Corrosion growth analysis

Corrosion of metal is a long-standing problem in a wide range of industries including oil and gas. Pipeline operators are faced with questions about the presence, location, and severity of corrosion in their pipelines. In addition, many challenges arise estimating a realistic corrosion growth rate.

The corrosion growth can be determine by one of the following methods:

  • Half life
  • Comparison of 2 ILI dataset

An overly conservative corrosion growth rate can lead to inspecting the pipeline more frequently than needed, additional required and costly excavations, as well as inaccurate modeling and forecasting within a risk program.

One way to gain an understanding of pipeline condition and degradation rates is by performing an in-line inspection (ILI) of a pipeline. This ILI will report the axial and circumferential location of detected corrosion anomalies including the severity of the anomaly in the form of depth, length, and width. In case of 2 inspections a corrosion growth rate can be calculated based on the change in depth of the same individual corrosion anomaly divided by the time between the two inspections.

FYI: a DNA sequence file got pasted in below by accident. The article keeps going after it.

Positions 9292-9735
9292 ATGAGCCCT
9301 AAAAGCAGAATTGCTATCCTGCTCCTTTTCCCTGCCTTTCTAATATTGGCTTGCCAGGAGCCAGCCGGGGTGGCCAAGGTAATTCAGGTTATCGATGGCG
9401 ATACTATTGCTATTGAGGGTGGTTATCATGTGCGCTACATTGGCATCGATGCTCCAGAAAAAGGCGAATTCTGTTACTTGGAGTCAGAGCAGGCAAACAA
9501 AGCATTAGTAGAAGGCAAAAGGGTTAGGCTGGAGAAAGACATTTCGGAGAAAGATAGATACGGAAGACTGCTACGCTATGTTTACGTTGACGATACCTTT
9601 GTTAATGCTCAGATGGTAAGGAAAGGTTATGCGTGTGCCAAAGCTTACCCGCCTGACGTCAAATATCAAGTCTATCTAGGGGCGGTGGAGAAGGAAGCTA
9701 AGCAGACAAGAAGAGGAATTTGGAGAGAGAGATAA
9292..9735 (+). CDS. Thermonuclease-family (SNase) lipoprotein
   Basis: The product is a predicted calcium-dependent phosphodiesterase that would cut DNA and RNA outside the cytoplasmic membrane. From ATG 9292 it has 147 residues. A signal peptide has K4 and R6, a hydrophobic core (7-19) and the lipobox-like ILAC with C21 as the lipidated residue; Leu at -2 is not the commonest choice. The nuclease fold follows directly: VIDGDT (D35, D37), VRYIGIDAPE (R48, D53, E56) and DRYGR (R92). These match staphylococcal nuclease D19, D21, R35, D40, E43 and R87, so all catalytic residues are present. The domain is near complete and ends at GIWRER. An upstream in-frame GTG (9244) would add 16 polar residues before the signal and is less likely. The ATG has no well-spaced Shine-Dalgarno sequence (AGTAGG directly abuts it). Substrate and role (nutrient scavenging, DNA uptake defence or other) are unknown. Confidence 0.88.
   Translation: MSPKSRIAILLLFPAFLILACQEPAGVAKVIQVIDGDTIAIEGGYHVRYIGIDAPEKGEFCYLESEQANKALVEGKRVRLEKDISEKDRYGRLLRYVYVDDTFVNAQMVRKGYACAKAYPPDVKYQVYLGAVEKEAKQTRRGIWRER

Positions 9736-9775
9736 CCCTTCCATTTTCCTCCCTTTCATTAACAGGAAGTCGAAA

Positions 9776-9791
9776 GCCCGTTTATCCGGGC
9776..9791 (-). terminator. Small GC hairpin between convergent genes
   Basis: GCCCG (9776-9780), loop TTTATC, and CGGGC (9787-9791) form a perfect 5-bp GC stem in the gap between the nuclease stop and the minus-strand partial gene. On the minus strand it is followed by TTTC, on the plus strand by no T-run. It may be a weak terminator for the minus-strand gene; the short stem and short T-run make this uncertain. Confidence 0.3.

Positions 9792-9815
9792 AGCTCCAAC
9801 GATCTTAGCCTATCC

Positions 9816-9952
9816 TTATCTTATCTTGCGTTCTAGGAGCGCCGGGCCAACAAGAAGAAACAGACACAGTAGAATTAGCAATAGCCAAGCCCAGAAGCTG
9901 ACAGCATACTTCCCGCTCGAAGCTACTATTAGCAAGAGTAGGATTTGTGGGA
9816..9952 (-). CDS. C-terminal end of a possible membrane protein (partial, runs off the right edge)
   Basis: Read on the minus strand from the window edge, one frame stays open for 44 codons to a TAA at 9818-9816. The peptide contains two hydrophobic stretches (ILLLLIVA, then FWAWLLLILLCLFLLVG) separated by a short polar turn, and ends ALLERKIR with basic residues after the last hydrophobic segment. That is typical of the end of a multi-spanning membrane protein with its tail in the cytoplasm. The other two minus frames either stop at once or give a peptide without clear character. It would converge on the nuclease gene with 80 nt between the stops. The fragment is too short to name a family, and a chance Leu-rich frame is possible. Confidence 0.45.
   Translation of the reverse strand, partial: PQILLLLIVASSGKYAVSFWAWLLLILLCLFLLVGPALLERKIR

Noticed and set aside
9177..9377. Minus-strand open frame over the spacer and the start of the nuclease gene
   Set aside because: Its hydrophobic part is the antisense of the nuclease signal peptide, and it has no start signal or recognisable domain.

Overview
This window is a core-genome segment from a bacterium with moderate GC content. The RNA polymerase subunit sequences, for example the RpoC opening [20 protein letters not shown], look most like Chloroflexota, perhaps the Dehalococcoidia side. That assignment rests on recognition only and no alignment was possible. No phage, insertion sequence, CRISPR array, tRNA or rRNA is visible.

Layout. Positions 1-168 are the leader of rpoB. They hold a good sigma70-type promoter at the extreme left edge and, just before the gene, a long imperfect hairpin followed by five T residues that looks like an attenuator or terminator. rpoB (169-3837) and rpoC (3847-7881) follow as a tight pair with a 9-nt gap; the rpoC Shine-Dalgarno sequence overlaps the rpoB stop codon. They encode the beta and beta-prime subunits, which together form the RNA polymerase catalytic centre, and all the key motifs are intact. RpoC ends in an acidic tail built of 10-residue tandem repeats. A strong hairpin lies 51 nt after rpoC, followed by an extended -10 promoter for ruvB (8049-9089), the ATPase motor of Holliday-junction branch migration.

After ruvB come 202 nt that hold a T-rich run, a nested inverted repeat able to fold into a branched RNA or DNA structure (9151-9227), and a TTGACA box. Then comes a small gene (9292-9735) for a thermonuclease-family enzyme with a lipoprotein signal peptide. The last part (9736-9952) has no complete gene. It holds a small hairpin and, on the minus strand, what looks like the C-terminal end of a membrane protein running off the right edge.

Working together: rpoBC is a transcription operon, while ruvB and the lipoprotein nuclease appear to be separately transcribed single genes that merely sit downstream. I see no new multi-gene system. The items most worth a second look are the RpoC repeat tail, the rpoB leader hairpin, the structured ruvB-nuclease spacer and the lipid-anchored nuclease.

Often the inspections are carried out with different tools/ different technologies / different direction with varying capabilities to interpret different cases of corrosion. The pipeline may have been repaired and/or re-routed between the inspections leading to a need for substantial adjustments in the data.

Our standard Pipeline Manager software can make all the needed adjustments, typically using all the weld positions for reconciliation of distances and direction. In the second phase, Intero uses additional in-house software to match defects from two inspections. This software uses algorithms based on both defect position and size with flexible weightings. The upper limits determined are projected forward to produce potential worst-case defect sizing in the future.


  • Reliable corrosion rate distribution for determining long-term management strategies
  • Highlighting any areas with high CGR
  • Best basis for remaining life assessment